In a half assed attempt to release Volume 6 of the Down For Anything zine we were fortunate enough to interview NY’s Incendiary. Check out the interview below and follow the links to check out all things Incendiary as well as Closed Casket Activities.
-Can you give our readers your name and what it is you do in the band?
Hey man, I’m Brendan and i sing in Incendiary
-Can you give the readers a little intro about Incendiary?
Incendiary started in the summer of 2007 and went through a few lineup changes early on but we’ve been pretty solid for a while now. I originally started the band because I wanted to do a late 90s heavy hardcore band and play some local shows on Long Island. I never would have imagined we’d have so many incredible opportunities and experiences, it’s been really awesome.
-You released the new album recently, how has the response been?
We were pretty blown away by the reaction honestly. I think when you spend so much time writing and then recording a record – and it takes our band a LONG time to write for some reason – you start to get deeper into your own world of over analysis and to some extent, doubt. Sometimes you just have to say fuck it, get down what you have, and move on. I’ve met individuals and bands in the past who are never happy with what they are writing and are always scrapping songs, changing things, starting over, etc. 9 out of 10 times, those bands will fail or wind up sucking. Anyway, it felt great to finally get some outside feedback once the record was released and the fact that it was so overwhelmingly positive felt great.
-What are some upcoming plans for the band? Shows? Tours?
In a few weeks we’re doing a weekend with The Acacia Strain which we’re all really looking forward to. I love playing with different kinds of bands so it will be cool to mix things up a bit. After that we’re doing This is Hardcore in Philly then doing a short UK tour in September which will be great.
-How the scene in New York right now?
Really great man. Recently there’s been a ton of new bands coming up and putting out music like No One Rules, High Card, Pilgrims of the Fingertips, etc. King Nine is about to release a full length and Backtrack is the sickest band ever and has conquered the world.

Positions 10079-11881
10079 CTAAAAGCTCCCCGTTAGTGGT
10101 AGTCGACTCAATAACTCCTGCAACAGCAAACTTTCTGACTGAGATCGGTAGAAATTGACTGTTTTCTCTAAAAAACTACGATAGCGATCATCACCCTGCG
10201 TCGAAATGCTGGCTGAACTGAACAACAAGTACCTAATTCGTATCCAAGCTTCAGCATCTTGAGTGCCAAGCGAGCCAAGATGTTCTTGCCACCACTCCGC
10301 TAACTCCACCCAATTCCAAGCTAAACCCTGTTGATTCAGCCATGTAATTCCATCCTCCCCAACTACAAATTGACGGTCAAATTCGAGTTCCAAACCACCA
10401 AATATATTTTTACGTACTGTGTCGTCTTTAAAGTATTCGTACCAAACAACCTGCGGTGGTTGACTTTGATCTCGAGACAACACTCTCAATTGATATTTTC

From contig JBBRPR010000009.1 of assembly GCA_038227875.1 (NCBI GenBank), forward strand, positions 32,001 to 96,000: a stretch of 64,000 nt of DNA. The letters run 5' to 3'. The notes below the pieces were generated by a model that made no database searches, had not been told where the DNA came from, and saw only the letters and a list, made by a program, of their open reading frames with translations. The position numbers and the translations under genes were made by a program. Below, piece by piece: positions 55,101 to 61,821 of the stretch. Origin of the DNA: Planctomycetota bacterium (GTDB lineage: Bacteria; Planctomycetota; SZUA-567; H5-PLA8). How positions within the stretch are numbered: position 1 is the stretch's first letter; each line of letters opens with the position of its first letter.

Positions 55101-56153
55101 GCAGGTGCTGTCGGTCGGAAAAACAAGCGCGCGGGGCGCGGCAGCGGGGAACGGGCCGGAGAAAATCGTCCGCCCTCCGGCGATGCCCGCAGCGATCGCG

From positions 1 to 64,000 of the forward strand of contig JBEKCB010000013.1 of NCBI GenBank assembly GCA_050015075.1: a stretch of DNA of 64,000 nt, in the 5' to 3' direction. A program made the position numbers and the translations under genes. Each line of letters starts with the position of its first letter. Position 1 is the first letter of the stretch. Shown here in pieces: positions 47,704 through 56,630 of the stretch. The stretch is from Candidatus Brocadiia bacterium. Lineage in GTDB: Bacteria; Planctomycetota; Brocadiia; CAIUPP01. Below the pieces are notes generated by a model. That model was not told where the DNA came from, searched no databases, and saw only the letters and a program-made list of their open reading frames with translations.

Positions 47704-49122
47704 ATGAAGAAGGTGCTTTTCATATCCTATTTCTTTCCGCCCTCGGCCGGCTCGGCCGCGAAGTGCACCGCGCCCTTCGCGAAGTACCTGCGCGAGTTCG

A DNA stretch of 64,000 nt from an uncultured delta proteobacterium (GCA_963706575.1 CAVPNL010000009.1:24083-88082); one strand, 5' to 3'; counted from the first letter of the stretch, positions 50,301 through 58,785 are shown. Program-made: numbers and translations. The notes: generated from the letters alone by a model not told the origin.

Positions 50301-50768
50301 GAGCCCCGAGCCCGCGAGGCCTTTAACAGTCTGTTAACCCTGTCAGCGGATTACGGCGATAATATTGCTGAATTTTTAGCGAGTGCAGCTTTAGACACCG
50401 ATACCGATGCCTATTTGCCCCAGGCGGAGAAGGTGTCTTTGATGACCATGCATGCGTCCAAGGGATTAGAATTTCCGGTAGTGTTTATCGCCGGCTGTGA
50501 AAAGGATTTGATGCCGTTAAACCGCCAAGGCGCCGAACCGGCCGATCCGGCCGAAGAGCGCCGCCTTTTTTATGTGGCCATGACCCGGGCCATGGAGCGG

-How did you get involved in hardcore music?
I grew up playing the drums and always loved really fast punk drumming and obviously punk music in general. The first somewhat aggressive band I got into was Pennywise. After that I found about the local hardcore scene and started seeing bands like Subterfuge play as much as possible. After I heard Strife, I was hooked for good.
-Any advice you would give to a younger kid getting involved in hardcore or punk music?
Don’t get caught up in the “genre” game. It doesn’t matter what band sounds like what or who plays with who. I see these kids online arguing about “what” a particular band is: metalcore, hardcore, fartcore, who gives a shit. Listen to what you like and don’t worry about if it’s cool or not.
-What has your playlist been like recently?
Been really into the new California X, ASG, and Power Trip records. I’ve also been listening to stuff like Jawbreaker, Jets to Brazil and the Smoking Popes a lot lately.
-Are any members of the band involved in any other projects right now?
Actually no I don’t think so. ALL INCENDIARY ALL THE TIME BABY
-Thoughts on all these old hardcore bands reuniting? Into it or total poser move?
If people will come see you and you have fun doing it, more power to you. I’ll be honest though, I think this whole 2 Black Flag bands at the same time is straight up embarrassing and pathetic.
-Tell everyone about the writing process for the songs, how does everything come together?
Brian or Bobcat usually come in with a few parts already written and then we’ll hash it out as a band and try to build on that. I write all the lyrics once we have at least the framework of a song together.
-What are some of your biggest influences for you when writing new music?
Well it always varies but recently I’ve written a lot of stuff as a reaction to living and working in New York City and seeing some of the shitty aspects of living in a human zoo. I also turned 29 this year so I’ve also focused a lot on getting older and the feeling of looking back on past experiences with a different perspective. A lot of the material on Cost of Living is about our generation as a whole. Technology has fundamentally altered the way we evolve and the notion of automatically being better off than the generation before you is, I believe, completely out the window.
-I want to thank you for doing the interview, I loved the new album, are there any last comments or shout outs for the reader?
Stream our new record on Spotify and if you like it, pick up a copy from Closed Casket Activities. Thanks to everyone that has already checked it out regardless of how you got it and thanks to you Matt for the kind words and interview!
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